March 12, 2009
F-secure reports on security vulnerabilities with Adobe Reader and Foxit Reader for reading PDF files.
While this could be seen as another day-in-the-life update, the warning came with an interesting twist:
Do note that while we are recommending users move away from Adobe Reader, we are not recommending any particular replacement.
…Instead, we recommend users to find their own Adobe Reader replacement.
This way we get more heterogeneous userbase, which is a good idea security-wise. Nobody wants to repeat what happened with the great IE —> Firefox switch. As 40% of users switched to Firefox, about 40% of the attacks switched to target Firefox.
Monocultures are bad.
In the new world of online social, more and more people using the same tools, putting us all at risk as hackers and attackers move towards the natural migration of popularity. Monocultures are bad as they open the door to mass risks. read more
Tags: API, blog security, exploring social media, exploring social media tools, f-secure, Internet Security, Security, Social Media, social media tools, Twitter, virus, worm
February 23, 2009
I’ve declared this the Year of Original Content and I’m inviting you to help join the fight against those who abuse our content.
Scam, spam, splog, and scraper blogs are big business, taking in $3.2 billion dollars in 2007 just in the United States. Russia, China, Zimbabwe, and other countries are generating even more money with a variety of Internet scams. Many of these sites and blogs use our original content to generate that money, often from blogs that have no advertising nor direct income – making money from our hard work.
It’s time to fight back. It’s time to be proud that you are the unique voice in the wilderness. It’s time to honor your hard work and declare, “I decide who can and can’t take advantage of me!”
Here are some ways you can join the call to celebrate original content and fight back against those abusing our content without our permission. read more
Tags: blog security, copyright, copyright infringements, copyright law, copyright protection, copyright violation, original content, protect your blog, report copyright violations, year of original content
February 18, 2009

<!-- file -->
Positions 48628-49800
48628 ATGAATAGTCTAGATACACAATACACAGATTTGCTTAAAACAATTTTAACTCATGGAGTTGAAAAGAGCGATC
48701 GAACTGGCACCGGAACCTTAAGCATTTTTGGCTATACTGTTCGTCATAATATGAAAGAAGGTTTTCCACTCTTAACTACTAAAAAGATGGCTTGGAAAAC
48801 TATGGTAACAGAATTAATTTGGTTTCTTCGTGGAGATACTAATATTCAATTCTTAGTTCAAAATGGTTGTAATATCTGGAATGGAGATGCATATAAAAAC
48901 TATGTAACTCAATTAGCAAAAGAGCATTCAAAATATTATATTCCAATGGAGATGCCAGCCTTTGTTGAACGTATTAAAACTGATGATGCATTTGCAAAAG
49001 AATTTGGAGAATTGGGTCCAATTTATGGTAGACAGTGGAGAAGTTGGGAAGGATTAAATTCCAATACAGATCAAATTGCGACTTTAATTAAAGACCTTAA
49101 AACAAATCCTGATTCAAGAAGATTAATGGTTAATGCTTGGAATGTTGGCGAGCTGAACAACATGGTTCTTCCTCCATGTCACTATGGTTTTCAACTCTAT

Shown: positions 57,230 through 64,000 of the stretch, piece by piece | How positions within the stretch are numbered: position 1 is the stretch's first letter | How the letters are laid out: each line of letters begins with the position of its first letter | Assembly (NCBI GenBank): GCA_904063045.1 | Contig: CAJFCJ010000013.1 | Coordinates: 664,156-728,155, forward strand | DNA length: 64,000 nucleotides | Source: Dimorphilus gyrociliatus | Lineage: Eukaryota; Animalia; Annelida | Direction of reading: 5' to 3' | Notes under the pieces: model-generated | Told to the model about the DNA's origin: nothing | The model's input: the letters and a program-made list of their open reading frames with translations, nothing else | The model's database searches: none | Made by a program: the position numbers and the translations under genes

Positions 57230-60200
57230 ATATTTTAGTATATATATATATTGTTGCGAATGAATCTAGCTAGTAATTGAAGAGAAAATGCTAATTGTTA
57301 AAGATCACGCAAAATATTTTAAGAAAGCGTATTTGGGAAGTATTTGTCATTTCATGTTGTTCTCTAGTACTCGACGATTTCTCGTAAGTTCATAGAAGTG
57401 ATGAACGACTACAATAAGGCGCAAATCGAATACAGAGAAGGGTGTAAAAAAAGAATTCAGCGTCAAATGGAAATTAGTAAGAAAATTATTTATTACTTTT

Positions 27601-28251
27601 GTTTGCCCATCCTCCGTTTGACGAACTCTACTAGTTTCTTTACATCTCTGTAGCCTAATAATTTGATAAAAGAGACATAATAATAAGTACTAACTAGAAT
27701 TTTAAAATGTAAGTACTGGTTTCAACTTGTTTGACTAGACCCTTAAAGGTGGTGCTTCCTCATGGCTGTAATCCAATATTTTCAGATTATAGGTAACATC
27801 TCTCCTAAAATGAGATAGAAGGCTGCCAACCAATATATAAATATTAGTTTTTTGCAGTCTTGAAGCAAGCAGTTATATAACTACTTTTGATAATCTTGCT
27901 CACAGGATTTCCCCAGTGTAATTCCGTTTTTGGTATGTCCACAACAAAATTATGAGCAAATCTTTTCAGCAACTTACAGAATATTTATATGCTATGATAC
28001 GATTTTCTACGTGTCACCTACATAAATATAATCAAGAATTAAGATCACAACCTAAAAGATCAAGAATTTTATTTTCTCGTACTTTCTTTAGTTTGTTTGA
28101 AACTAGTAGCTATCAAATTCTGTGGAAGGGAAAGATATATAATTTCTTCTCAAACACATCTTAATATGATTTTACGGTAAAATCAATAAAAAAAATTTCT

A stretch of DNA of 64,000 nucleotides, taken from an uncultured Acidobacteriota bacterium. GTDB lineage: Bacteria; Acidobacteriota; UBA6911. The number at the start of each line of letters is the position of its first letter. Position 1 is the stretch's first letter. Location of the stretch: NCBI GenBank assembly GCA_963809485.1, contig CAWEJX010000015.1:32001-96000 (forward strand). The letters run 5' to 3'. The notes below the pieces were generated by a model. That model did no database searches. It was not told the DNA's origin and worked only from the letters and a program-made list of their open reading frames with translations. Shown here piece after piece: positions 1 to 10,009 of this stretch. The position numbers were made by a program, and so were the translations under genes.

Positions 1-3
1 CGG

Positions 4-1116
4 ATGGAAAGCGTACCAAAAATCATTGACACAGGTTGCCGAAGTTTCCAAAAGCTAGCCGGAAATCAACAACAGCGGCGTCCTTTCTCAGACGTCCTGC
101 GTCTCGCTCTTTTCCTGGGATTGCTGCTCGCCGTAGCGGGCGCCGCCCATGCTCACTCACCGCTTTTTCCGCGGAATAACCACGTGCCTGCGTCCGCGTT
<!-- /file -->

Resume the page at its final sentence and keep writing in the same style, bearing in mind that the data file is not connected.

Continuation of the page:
I’m working on my annual Things I Want Gone from the Web article and I’ve personally designated this “The Year of Original Content.” We’re done playing around with feed scraping and autoblogging.
The blog echo chamber effect of someone blockquoting and linking the same content as a recommendation, echoing through the web without original content, is a beginner’s mistake. Don’t do it. Always add your original voice and content to your recommendations, telling your readers why it is important to leave this blog and go to another, then come back for more.
Google took action to penalize duplicate content within a site and between sites, and added bonus points for original and unique, appropriate and relevant keywords around links, especially link lists, rewarding original content providers with nicer PageRank scores. Similar actions are being taken by other major search engines, directories, and legitimate content aggregators.
As a serious blogger, you’ve learned the lesson and stay focused on creating original content. You link to other people’s content appropriately, taking care to protect their copyrights and not confuse your reader’s, putting other people’s content in blockquotes with clearly indicated links and credits.
For scammers, scrapers, and plagiarists, other people’s content has turned into a major money-maker as they use other people’s content for financial gain and misdirection. read more
Tags: blog security, copyright, copyright violation, DMCA, duplicate content, original content, plagiarism, report copyright violations, scam, scams, scraper, scraper blogs, Security, spam blogs, splog, splogger, stop plagiarism, year of original content